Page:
${\stackrel{^}{\stackrel{\xaf}{y}}}_{u}={\stackrel{\xaf}{y}}_{s}\left({w}_{1}\frac{{\stackrel{\xaf}{x}}_{1u}}{{\stackrel{\xaf}{x}}_{1s}}+{w}_{2}\frac{{\stackrel{\xaf}{x}}_{2u}}{{\stackrel{\xaf}{x}}_{2s}}\right)$ (1.9)

for estimating the population mean ${\stackrel{\xaf}{y}}_{u}$ , ${w}_{\text{1}}+{w}_{\text{2}}=\text{1}$ .

[8] studied the general form of (1.9). They proposed two classes of estimators using two auxiliary variables to estimate the population mean for the variable of interest Y.

[9] suggested a new multivariate ratio estimator using the regression estimator instead of ${\stackrel{\xaf}{y}}_{s}$ which used in (1.9). Their estimator is given by

${\stackrel{\xaf}{y}}_{pr}={\displaystyle {\sum}_{i=1}^{2}{w}_{i}\frac{{\stackrel{\xaf}{y}}_{s}+{b}_{i}\left({\stackrel{\xaf}{x}}_{iu}-{\stackrel{\xaf}{x}}_{is}\right)}{{\stackrel{\xaf}{x}}_{is}}{\stackrel{\xaf}{x}}_{iu}}$ (1.20)

where b_{i}, i = 1,2 are the regression coefficients. Based on the mean squares error (MSE), they found that their estimator is more efficient than (1.9) when

$MSE\left({\stackrel{\xaf}{y}}_{pr}\right)<MSE\left({\stackrel{\xaf}{y}}_{u}\right)$ ,

where $MSE\left({\stackrel{\xaf}{y}}_{pr}\right)$ , and $MSE\left({\stackrel{\xaf}{y}}_{u}\right)$ are defined by Equations (2.4), and (1.2) of Kadilar and Cingi (2004), respectively.

In subsection 2.1 we introduced a general population model that accommodates birth and death rates that are necessarily constant, while subsection 2.2 talked about the asymptotic properties and Section 3.1 talked about the empirical studies. Finally, Section 4.0 drew a conclusion on the study. However, our population P(t) will be a continuous approximation to the actual population, which of course changes only by integral increments―that is, by one birth or death at a time.

Suppose that the population changes only by the occurrence of births and deaths―there is no immigration or emigration from outside the country or environment under consideration. It is customary to track the growth or decline of a population in terms of its birth rate and death rate functions defined as follows:

B(t) is the number of births per unit of population per unit of time at time t;

D(t) is the number of deaths that occur during the time at time t.

Then the numbers of births and deaths that occur during the time interval $\left[t,t+\Delta t\right]$ is given (approximately) by:

Births: $B\left(t\right)\cdot P\left(t\right)\cdot \Delta t$ , Deaths: $D\left(t\right)\cdot P\left(t\right)\cdot \Delta t$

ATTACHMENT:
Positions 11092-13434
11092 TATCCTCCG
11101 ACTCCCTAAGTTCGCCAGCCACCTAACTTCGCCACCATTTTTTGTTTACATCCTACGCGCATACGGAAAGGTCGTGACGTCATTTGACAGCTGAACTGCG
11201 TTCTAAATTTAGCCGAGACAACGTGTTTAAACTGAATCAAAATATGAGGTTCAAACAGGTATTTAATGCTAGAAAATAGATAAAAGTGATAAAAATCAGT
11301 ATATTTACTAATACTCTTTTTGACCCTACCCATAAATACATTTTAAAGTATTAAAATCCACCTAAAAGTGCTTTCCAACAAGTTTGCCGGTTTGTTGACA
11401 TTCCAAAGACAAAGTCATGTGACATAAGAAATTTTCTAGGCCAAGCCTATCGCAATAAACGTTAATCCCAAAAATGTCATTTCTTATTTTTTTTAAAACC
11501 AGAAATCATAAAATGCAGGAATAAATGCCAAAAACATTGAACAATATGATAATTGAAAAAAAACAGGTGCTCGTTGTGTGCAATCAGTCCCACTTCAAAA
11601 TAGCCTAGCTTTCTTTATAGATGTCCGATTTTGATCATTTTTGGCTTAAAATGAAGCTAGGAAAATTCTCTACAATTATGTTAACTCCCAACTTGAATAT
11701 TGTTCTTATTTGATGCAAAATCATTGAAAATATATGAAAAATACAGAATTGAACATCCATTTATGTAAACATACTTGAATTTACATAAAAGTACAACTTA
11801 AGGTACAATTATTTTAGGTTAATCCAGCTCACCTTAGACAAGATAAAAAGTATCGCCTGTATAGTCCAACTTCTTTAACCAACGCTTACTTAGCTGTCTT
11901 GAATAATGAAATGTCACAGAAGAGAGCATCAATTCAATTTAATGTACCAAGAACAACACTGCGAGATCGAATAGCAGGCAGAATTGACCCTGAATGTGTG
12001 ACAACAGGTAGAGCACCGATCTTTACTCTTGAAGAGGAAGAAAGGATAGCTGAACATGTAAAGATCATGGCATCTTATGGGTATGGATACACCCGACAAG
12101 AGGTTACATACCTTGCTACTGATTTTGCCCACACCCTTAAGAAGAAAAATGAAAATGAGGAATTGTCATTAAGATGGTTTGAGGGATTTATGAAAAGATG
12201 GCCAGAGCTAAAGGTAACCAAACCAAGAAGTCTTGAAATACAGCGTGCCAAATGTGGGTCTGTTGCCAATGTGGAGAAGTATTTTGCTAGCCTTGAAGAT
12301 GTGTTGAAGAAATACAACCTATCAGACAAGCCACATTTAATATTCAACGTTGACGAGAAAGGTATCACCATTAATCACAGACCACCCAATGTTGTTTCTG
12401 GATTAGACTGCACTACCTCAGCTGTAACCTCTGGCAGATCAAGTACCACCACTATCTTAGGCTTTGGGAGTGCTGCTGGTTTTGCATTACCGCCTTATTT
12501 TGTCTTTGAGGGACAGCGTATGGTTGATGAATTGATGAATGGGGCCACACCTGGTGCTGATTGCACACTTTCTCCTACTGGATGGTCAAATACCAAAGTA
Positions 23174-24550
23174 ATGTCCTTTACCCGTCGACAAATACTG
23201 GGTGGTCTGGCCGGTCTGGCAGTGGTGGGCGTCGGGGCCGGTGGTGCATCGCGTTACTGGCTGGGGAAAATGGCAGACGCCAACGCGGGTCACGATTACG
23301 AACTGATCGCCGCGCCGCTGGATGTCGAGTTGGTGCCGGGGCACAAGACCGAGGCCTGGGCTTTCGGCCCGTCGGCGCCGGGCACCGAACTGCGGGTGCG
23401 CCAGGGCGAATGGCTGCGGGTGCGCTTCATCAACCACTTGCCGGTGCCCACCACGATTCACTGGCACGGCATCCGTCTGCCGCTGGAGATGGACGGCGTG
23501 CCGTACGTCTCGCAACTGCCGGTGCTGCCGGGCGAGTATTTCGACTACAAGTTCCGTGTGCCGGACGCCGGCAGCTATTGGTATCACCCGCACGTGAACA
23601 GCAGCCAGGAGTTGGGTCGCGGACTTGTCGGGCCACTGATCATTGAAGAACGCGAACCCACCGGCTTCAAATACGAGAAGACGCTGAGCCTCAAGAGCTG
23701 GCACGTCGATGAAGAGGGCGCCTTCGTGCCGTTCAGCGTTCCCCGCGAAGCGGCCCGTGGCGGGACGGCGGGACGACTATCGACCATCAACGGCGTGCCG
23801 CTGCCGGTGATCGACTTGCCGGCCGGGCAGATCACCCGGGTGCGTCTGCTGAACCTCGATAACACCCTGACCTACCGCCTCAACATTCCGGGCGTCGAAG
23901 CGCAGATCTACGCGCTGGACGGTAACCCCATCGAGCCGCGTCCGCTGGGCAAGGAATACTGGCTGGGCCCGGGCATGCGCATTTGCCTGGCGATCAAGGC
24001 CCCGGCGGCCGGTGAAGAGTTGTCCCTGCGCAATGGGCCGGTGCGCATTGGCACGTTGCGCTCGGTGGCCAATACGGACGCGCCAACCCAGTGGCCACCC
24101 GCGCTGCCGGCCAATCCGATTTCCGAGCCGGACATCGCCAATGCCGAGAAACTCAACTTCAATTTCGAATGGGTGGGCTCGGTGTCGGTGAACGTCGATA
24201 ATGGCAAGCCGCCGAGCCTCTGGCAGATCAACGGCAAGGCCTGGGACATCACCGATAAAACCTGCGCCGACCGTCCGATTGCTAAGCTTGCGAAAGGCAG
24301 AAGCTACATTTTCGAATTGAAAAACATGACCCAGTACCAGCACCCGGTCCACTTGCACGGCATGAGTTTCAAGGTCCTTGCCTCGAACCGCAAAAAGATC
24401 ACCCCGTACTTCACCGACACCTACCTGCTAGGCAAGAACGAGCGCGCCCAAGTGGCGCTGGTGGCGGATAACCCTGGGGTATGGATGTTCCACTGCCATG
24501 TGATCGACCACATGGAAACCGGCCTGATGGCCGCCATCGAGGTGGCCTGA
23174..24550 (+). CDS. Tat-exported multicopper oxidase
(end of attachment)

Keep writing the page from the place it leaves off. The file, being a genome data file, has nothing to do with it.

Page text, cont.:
Hence the change $\Delta P$ in the population during the time interval $\left[t,t+\Delta t\right]$ of length $\Delta t$ is

$\Delta P=\left\{\text{births}\right\}-\left\{\text{deaths}\right\}\approx B\left(t\right)\cdot P\left(t\right)\cdot \Delta t-D\left(t\right)\cdot P\left(t\right)\cdot \Delta t$ (1.21)

So

$\frac{\Delta P}{\Delta t}\approx \left[B\left(t\right)-D\left(t\right)\right]P\left(t\right)$ (1.22)

The error in this approximation should approach zero as $\Delta t\to 0$ , so―taking the limit―we get the differential equation

$\frac{\text{d}P}{\text{d}t}=\left(B-D\right)P$ (1.23)

in which we write $B=B\left(t\right)$ , $D=D\left(t\right)$ , and $P=P\left(t\right)$ for brevity. Equation (1.22) is the general population equation. If B and D are constants, Equation (1.22) reduces to the natural growth equation with $K=B-D$ . But it also includes the possibility that B and D are variable functions of t. The birth and death rates need not be known in advance; they may well depend on the unknown function $P\left(t\right)$ .

2. Estimation of Bounded Population and Carrying Capacity

This section is purposely considering an estimator that is the logistic model estimate of the bounded population and carrying capacity.

2.1. Proposed Logistic Model

Suppose the birth rate B is a linear decreasing function of the population size P, so that $B={B}_{0}-{B}_{1}P$ , where ${B}_{0}$ and ${B}_{1}$ are positive constants. If the death rate $D={D}_{0}$ remains constant, then Equation (1.22) takes the form

$\frac{\text{d}P}{\text{d}t}=\left({B}_{0}-{B}_{1}P-{D}_{0}\right)P$ (1.24)

That is,

$\frac{\text{d}P}{\text{d}t}=aP-b{P}^{2}$ (1.25)

where $a={B}_{0}-{D}_{0}$ and $b={B}_{1}$

If the coefficients a and b are both positive, then Equation (1.25) is called the logistic equation. For the purpose of relating the behavior of the population $P\left(t\right)$ to the values of the parameters in the equation, it is useful to rewrite the logistic equation in the form

$\frac{\text{d}P}{\text{d}t}=KP\left(M-P\right),\text{\hspace{0.17em}}\text{\hspace{0.17em}}P\left(0\right)={P}_{0}$ (1.26)

where $K=b$ and $M=\frac{a}{b}$ are constants. Solving Equation (1.25) gives,

$P\left(t\right)=\frac{M{P}_{0}}{{P}_{0}+\left(M-{P}_{0}\right){\text{e}}^{-KMt}}$ (1.27)

Actual human populations are positive valued. If ${P}_{0}=M$ , then (1.27) reduces to the unchanging (constant- valued) “equilibrium population” $P\left(t\right)\equiv M$ . Otherwise, the behavior of a logistic population depends on whether $0<{P}_{0}<M$ or ${P}_{0}>M$ . If $0<{P}_{0}<M$ , then we see from (1.26) and (1.27) that ${P}^{\prime}>0$ and

$P\left(t\right)=\frac{M{P}_{0}}{{P}_{0}+\left(M-{P}_{0}\right){\text{e}}^{-KMt}}=\frac{M{P}_{0}}{{P}_{0}+\left\{\text{postivenumber}\right\}}<\frac{M{P}_{0}}{{P}_{0}}=M.$

However, if ${P}_{0}>M$ , then we see from (1.26) and (1.27) that ${P}^{\prime}<0$ and